OUR CURRENT STORIES ON SUPPORTING OUR COMMUNITIES
Back to the Roots
During their last semester at University of California, Berkeley, Alejandro Velez and Nikhil Arora became inspired. They learned during a class lecture that it might be possible to grow mushrooms entirely from recycled coffee grounds. Intrigued by the idea that waste could be used to grow gourmet ingredients, they gathered used coffee grounds from local cafes and coffee shops and began experimenting. Soon enough, the pair succeeded in growing their first bucket of pearl oyster mushrooms, and an idea was born.
Growing a business
Since neither Velez nor Arora had any real culinary experience, they decided to take their mushrooms to one of the best restaurants in Berkeley for a taste test: Alice Waters's Chez Panisse. After getting two thumbs up from Waters herself, they knew they were onto something big. Though they had planned to pursue careers in investment banking and consulting, the two shifted course and decided to become full-time urban mushroom farmers. With a bit of start-up money from the UC Berkeley chancellor for social innovation, Back to the Roots Ventures, their mushroom supplier business, was born.
By early 2010, Back to the Roots was producing 500 pounds of mushrooms every week. Velez and Arora moved from selling their mushrooms at local farmers' markets to becoming a supplier for Whole Foods and forming a partnership with Peet's Coffee & Tea to collect used coffee grounds. All along the way, when customers and friends heard the story of Back to the Roots, they wanted to learn more about how they could grow mushrooms on their own. Velez and Arora decided to take advantage of this interest and the growing focus on the local-food movement by making it easy and convenient for families to grow mushrooms in their homes. The two shrank their growing operation into a countertop experience, in the form of the Mushroom Garden Kit.
"Our vision is to make growing your own food and connecting with your food as easy and fun as possible so any family can do it," said Arora. "You don't need a big backyard or a green thumb. Anyone can grow their own food at home."
Each organic kit contains just the basic ingredients necessary for customers to grow their own oyster mushrooms: about 3 pounds of organic substrate (composed of corncobs, wheat bran and sawdust) and oyster mushroom spores. The growing steps are just as simple as the ingredients: open the kit; mist with water twice a day using the included mister; and harvest the mushrooms once they have grown. The kits are guaranteed to produce two crops (the first one usually within 10 days), with many kits leading to three or more mushroom harvests. No outdoor garden space is required—just a shelf or counter that receives natural sunlight.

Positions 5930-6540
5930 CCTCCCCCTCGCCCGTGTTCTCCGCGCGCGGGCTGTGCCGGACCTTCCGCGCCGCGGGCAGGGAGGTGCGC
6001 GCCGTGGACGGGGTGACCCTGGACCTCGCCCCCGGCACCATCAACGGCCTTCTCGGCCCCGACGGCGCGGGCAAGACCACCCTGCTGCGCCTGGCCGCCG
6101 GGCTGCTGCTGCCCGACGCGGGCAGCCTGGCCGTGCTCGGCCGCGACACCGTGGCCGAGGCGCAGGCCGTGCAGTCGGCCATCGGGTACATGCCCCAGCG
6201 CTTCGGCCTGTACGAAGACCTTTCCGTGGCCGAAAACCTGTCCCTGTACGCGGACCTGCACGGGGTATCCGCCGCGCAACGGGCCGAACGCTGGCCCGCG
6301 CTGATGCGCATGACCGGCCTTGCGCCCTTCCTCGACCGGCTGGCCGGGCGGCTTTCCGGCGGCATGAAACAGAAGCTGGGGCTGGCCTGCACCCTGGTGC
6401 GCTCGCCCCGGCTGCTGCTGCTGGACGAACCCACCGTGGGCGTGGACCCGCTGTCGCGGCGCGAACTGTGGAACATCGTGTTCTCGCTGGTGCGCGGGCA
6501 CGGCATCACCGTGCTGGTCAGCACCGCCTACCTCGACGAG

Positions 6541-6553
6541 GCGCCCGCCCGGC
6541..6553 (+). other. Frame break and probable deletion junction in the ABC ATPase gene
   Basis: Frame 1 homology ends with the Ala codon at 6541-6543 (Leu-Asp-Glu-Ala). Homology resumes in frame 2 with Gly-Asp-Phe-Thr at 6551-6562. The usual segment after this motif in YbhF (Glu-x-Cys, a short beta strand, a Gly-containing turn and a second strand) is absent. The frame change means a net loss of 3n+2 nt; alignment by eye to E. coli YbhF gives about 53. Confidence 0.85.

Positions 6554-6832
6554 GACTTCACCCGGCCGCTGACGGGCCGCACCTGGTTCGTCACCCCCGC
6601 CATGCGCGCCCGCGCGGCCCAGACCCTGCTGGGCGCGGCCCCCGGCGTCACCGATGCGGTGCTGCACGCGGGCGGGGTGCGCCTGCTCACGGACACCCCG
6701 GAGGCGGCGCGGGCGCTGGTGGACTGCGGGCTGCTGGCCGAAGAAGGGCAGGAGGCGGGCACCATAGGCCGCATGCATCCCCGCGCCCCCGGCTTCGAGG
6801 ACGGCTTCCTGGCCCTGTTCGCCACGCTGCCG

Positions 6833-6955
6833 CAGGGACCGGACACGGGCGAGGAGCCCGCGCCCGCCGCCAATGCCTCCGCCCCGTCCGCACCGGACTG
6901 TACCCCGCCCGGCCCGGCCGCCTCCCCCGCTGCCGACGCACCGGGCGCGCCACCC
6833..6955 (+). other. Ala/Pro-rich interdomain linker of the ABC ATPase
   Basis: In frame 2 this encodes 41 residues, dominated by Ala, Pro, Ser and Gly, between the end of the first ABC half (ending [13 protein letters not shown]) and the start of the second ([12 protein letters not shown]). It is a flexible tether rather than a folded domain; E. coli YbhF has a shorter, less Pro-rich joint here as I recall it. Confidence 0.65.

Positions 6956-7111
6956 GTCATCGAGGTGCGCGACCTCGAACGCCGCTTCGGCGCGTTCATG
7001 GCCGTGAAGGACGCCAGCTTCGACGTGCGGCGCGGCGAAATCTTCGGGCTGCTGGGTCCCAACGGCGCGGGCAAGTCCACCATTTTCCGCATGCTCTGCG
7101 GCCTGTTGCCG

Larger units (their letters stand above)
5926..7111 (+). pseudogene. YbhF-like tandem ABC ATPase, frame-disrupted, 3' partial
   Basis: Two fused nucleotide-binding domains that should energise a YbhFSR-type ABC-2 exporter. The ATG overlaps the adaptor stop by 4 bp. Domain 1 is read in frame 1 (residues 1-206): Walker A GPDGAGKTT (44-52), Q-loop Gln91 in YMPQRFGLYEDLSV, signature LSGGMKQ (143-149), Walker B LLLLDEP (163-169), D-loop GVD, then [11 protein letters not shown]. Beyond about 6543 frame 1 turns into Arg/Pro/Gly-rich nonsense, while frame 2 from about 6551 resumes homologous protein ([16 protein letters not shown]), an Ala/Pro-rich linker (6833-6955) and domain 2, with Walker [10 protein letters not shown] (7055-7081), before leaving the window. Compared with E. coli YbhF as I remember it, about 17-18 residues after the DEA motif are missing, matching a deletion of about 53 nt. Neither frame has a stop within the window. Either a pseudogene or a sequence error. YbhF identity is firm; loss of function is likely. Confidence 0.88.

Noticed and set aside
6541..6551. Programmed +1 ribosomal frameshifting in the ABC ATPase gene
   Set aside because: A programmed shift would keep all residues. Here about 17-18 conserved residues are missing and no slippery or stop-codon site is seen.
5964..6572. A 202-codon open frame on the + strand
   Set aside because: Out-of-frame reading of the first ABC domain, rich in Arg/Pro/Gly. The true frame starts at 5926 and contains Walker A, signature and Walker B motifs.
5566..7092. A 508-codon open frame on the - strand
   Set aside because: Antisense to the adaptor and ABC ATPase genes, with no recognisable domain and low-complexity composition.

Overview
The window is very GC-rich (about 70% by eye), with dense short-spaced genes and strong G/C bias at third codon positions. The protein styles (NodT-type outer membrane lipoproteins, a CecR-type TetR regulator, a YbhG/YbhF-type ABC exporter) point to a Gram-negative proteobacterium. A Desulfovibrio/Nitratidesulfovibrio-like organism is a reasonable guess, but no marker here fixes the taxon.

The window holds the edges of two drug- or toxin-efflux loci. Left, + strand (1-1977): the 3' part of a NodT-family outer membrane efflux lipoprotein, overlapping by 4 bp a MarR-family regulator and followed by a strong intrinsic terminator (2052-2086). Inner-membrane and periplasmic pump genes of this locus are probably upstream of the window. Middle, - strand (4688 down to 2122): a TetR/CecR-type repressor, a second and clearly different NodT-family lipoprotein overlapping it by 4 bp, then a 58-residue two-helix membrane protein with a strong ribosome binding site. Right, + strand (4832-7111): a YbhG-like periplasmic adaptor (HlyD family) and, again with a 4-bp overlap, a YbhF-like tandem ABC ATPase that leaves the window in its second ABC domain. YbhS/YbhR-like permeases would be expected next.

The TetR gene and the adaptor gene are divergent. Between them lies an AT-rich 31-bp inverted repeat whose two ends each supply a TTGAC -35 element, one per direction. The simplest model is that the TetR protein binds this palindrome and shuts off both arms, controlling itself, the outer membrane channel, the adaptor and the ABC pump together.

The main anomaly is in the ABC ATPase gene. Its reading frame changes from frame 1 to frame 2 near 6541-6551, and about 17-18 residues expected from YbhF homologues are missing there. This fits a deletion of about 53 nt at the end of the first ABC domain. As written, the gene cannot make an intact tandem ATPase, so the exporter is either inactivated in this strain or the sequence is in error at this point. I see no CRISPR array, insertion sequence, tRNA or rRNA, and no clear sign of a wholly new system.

A new kind of ecosystem
The Mushroom Garden Kit quickly became a success, and the Back to the Roots team began to look for other ways to bring gardening and food production into the home. In 2012, the company launched Aquafarm, a tabletop aquaponics garden. In other words, the Aquafarm is a self-cleaning fish tank that also grows herbs and greens year-round—everything from basil to spinach to mint.
Here's how it works: The fish release waste into the water, which then breaks down into bacteria and nutrients that are essential for plant growth. The water is pumped up from the fish tank to the garden to water and fertilize the plants. The plants then clean the water, absorbing the bacteria and nutrients, so that it can then be pumped back into the fish tank. The kit includes everything you need to get started, including organic seeds and a coupon for a betta fish.
Ready to do some urban gardening of your own? The Back to the Roots Mushroom Garden Kit and Aquafarm Garden can be found in the Home department of your local Nordstrom store, or online at Nordstrom.com.
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